Yes, Spartacus presents a harsh world; a world of slavery and violence and brutality beyond imagination. A world of sadness in how many beloved characters we watch cut down throughout the course of the series. But it also presents a world of passions, a world where the bonds between people are forged as steel; fierce and loyal beyond measure, a world where love – both in the romantic sense and love of dear friends – is the driving force for goodness and change, a world where fighting and dying for the ideal of freedom is, as the title of the series finale episode indicates, "Victory."

So many other shows these days – even, I confess, other shows on this very list – want more than anything for you to feel like shit. Spartacus wants you to cheer for the goodness in humanity and come out the other end of the series not hating the world but wanting to better it.

V – Badass. Spartacus is badass. It's a show that's rich with thematic depth and provides character arcs of supreme power and a rigorous structure and mind-blowing pacing in its storytelling that should be studied by TV writers from now until the end of time, but when it comes down to it, I love Spartacus because it's badass. Watching this small band of escaped gladiators turn into an underground rebel guerilla force turn into an army of thousands that marches on the very walls of Rome is badass. Watching the parade of plot twists and sudden deaths and backstabbings is badass. Watching these incredibly choreographed, emotional, blood-soaked fight sequences and epic battles is badass. I love Spartacus because in a medium that can feel so safe and generic – the "quality" shows as much or more than the crappy network fare – here is television that makes my goddamn blood pump and makes me feel fucking alive.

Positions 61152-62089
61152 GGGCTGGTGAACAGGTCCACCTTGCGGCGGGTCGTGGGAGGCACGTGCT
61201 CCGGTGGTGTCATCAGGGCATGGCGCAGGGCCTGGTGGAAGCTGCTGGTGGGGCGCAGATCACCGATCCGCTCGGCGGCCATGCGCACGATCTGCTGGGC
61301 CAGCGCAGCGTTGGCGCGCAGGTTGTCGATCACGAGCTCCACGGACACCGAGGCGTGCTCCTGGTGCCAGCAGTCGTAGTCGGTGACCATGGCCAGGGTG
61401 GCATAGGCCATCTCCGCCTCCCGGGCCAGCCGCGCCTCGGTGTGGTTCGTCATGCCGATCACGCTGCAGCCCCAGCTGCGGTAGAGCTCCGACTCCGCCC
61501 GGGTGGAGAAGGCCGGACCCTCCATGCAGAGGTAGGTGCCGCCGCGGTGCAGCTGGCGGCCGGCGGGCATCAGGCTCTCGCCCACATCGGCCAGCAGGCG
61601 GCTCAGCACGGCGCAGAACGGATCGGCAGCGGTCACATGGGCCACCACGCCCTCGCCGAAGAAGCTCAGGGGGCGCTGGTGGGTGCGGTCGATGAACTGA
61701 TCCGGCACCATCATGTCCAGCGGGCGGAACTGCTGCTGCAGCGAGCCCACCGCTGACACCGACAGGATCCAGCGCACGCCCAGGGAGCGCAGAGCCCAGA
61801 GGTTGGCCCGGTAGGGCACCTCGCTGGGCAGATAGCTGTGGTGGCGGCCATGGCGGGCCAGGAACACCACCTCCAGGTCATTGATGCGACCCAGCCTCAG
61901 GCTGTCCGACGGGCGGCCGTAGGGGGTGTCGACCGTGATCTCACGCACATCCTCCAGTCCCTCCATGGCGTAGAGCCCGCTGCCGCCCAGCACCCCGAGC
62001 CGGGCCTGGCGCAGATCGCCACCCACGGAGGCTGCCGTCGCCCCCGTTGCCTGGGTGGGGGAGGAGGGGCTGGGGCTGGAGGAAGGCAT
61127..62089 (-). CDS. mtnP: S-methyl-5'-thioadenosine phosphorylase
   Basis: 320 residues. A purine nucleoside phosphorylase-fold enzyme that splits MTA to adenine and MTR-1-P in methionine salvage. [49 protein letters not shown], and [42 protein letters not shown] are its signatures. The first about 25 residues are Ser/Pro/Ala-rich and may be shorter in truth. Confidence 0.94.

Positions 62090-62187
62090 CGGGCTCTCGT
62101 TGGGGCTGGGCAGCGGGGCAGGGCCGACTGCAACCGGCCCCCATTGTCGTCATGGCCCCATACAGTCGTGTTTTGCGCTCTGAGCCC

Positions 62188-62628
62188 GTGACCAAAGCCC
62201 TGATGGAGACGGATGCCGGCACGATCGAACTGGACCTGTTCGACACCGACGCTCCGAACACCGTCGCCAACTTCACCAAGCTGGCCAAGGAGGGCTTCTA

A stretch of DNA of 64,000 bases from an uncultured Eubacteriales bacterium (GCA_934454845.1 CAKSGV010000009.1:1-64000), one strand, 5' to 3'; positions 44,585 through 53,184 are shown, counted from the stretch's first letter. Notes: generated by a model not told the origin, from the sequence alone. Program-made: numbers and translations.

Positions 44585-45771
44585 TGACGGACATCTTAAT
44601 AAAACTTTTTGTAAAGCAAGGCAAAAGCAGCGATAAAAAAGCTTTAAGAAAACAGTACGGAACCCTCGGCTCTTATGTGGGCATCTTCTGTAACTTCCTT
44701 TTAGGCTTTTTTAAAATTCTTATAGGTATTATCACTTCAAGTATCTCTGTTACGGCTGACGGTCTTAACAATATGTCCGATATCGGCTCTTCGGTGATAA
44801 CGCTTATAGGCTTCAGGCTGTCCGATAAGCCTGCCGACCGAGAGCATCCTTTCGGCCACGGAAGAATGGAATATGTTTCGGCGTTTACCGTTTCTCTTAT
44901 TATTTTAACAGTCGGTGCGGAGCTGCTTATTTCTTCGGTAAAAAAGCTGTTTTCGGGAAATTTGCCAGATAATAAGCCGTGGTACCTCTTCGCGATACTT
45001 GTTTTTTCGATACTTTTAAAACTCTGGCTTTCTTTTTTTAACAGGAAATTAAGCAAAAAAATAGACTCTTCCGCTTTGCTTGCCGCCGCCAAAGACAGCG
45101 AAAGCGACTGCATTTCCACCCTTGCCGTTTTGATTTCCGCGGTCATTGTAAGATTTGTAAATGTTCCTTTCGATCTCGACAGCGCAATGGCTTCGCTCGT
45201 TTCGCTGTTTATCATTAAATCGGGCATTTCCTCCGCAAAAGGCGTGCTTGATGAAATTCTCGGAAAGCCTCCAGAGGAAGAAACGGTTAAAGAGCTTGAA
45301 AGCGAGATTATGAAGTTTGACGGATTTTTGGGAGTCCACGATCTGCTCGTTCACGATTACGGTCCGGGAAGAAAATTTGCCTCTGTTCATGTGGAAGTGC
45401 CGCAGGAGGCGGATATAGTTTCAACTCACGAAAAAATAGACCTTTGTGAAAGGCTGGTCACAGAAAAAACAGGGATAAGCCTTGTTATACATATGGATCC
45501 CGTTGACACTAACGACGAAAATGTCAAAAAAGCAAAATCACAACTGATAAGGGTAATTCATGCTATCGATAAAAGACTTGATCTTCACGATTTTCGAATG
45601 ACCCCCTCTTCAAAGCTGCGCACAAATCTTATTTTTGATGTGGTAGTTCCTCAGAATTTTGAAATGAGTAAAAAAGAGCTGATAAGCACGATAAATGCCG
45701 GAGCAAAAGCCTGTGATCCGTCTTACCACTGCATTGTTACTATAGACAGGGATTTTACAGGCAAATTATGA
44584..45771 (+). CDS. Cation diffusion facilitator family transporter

I'll just go ahead and spoil right now that this is absolutely not the last time I'll be talking about Spartacus on this blog. When and how I write about it again is yet to be determined – I won't confirm full reviews of all 39 episodes, but I wouldn't count that possibility out either – but, even in its afterlife, my love for Spartacus beats hot in my breast as ever. I adore this show and hope word of its greatness can spread and more people find it and, much as Spartacus himself, its legend can grow and grow as the years go on.